How a strong man like Dan could die so quickly has remained a mystery. The diagnosis of ‘rapid softening of the brain’ as the cause of death was something the family could not understand, but he was gone and knowing how he died would not bring him back. Sufficient to know that it had been a gentle passing.
Polly kept her tears private. When everyone had left his room, she stayed alone with her husband’s body until the undertakers came. She lifted the sheet and stared at the beloved face. “Well, me lad, we’ve given it a good run, but I don’t know how I shall get by without you.”
When the body returned from the undertaker to take up a place of state in the parlour, it was dressed in Dan’s best pinstriped suit. Flowers were not discouraged and soon the house was full of the sweet smell of hyacinths and other spring flowers banked around the coffin and every available place in the room. As well, there were purses of money for the widow from his friends at work and from the other organizations he had supported. Well-wishers came to pay their respects and offer condolences. Polly served tea and cakes in the next room. Myrtle and Flo spent much time picking out the perfect blooms and trying to preserve them in wax. This didn’t prove very satisfactory, but it kept the teenagers occupied. The rest of the family was on hand during the days before the funeral.
On the day of the funeral, the children were to be left behind with Eliza and some neighbours who were preparing a lunch. The weather was very cold and snow piled on the roadsides. The Band formed up several blocks down Roncesvalles Avenue and could be heard playing the Dead March. They were followed by a gun carriage on which the flag-draped coffin was to ride. People gathered to see what was happening and a crowd was on the sidewalk by the ‘time the pallbearers had struggled down the winding stairs with the coffin. One of the women cried out, “Oh, don’t drop him!” and a man swore at her. Polly rode in the first car behind the carriage with Hector and Our Jack. The family filled cars behind. It was a long procession that held up traffic to Prospect Cemetery. The day before, Polly had purchased Lot 539 5 1/2 in Section 21, an area of 60 square feet for $60. An additional $14 was paid for opening the grave and $3 for markers. Rev. Capt. Sidney Lambert, Chaplain of the Christie St. Hospital, conducted the service. Lt. Col. Attwell of the Salvation Army paid tribute to the service given to the Army by the deceased. The following Sunday, memorial service was held at Lippincott Salvation Army Citadel.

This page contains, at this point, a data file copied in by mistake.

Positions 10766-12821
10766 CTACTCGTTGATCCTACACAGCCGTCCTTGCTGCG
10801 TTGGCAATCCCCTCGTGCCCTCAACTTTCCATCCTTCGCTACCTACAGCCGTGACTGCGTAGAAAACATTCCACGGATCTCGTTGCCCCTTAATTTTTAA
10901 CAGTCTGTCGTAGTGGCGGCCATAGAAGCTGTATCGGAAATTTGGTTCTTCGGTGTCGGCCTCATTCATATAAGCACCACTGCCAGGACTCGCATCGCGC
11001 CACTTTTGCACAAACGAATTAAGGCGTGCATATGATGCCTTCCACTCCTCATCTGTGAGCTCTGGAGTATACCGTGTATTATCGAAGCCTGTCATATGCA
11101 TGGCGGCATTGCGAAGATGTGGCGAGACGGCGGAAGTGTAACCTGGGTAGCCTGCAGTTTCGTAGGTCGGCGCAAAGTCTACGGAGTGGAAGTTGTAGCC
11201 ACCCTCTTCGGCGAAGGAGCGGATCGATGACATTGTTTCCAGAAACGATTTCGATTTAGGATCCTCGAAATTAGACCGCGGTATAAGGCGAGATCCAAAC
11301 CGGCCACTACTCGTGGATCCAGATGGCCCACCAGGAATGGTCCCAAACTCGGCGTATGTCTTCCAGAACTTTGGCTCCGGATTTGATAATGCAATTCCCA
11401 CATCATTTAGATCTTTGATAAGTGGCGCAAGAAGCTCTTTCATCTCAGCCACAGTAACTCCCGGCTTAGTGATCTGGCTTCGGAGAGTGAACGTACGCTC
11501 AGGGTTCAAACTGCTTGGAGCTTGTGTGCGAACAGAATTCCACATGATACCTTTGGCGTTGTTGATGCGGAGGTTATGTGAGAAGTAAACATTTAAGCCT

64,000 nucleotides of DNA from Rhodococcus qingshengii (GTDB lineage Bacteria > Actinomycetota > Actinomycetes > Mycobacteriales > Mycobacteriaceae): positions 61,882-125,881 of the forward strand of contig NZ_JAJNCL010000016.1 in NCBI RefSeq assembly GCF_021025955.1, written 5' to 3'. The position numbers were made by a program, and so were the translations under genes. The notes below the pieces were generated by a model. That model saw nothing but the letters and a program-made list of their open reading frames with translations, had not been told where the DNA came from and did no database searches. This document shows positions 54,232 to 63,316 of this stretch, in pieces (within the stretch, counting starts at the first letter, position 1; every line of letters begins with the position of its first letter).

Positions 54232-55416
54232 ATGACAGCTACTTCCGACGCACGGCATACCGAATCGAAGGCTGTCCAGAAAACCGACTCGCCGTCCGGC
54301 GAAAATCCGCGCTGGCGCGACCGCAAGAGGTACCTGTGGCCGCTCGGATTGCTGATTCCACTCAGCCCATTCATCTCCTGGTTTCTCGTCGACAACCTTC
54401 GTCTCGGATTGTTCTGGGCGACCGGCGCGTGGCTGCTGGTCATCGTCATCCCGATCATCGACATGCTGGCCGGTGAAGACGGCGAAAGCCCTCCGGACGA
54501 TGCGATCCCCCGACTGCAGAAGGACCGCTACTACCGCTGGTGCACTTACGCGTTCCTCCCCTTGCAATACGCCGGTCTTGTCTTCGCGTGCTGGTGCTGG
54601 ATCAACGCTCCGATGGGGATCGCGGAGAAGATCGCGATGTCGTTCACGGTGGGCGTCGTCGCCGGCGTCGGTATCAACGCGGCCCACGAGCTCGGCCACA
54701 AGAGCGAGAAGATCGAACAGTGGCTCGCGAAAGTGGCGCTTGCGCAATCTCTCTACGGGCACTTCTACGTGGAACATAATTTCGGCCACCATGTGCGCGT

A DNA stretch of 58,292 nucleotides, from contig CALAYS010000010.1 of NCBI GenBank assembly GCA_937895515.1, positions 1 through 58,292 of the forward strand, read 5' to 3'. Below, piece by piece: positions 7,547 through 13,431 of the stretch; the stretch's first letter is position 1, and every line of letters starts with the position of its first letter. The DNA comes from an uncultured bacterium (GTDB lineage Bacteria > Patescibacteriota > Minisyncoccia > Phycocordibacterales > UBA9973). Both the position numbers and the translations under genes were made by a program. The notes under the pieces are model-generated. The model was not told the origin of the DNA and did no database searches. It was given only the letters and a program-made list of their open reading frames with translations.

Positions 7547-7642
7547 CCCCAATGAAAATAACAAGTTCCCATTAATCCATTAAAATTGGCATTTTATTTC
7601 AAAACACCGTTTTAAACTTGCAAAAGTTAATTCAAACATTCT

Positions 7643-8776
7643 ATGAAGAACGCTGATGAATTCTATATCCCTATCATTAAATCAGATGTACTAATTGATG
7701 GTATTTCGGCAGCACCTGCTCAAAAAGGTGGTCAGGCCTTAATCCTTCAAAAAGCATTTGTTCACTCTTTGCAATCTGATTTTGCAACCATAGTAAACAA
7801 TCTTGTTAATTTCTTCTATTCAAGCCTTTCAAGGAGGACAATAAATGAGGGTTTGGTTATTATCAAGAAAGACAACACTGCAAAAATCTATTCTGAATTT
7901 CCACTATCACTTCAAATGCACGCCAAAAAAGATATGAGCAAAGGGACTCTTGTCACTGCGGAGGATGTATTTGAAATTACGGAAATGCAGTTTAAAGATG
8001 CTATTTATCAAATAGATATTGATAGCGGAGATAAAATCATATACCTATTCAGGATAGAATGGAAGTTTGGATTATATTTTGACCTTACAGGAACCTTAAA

The usual refreshments were served to those who came back to the home after the services. When the last neighbours had left and the dishes were washed up, Polly went into the kitchen alone and from habit began to think of what she could prepare for dinner. She opened a few cupboards and then began to cry. She would not be comforted until she had cried herself out. “You poor children are now orphans and there is not a mouthful to eat in the house,’ she wailed. She would be 50 years old on January first, and there were many lonely years ahead.
There was much to do. Dan’s things had to be sorted out. His watch and chain went to Hector, watch fobs could be made into jewelry for the girls, as ring for Our Jack. Everyone would have a keepsake. Young Irene asked for something and Polly found a red silk handkerchief of her Granddad’s. There were many callers and letters to write, and of course the three young people at home and her mother as well. It was in midst of noise or laughter that she would suddenly remember that she was alone, that all these people had lives of their own and her life was being made up of bits and pieces of their lives. At night, she would sleep in the big bed alone, remembering other separations she and Dan had had, but this one was forever. He was not coming back. Some nights, she would cry into the pillow, so no one would hear, and ask God what he wanted her to do with the rest of her life. She gradually sorted out her life and understood that she must try to carry on as she had when Dan was still there. She would be available to her family for love and guidance, and give whatever comfort she could to her friends. Time began was learning to live with the void she felt inside.
In October 1929, the Wall Street stock market had crashed. The Toronto newspapers and radio stations carried many stores of the shock and devastation this caused among the American people. The event was, of course, felt on Bay Street but the cause and effect in Canada was a different matter.
The Canadian mid-west had been enjoying large wheat crops and had formed a Wheat Pool which prospered until an enormous crop in 1928 that was impossible to sell at a good price. Wheat could now be bought cheaper in Argentina, Australia and the United States. Canada’s economy relied on its wheat, fish and timber sales, all of which slowed down.
Wages were cut, men were asked to work part-time shutdowns began to occur. The Dept. of Labour did a survey which showed that a family needed $1200 to $1500 a year to maintain a satisfactory standard of living. 60% of the men in Canada were earning less than $1000 a year. The British economist, John Maynard Keynes, stated that the economy shut down because too many people had no means to buy what they produced.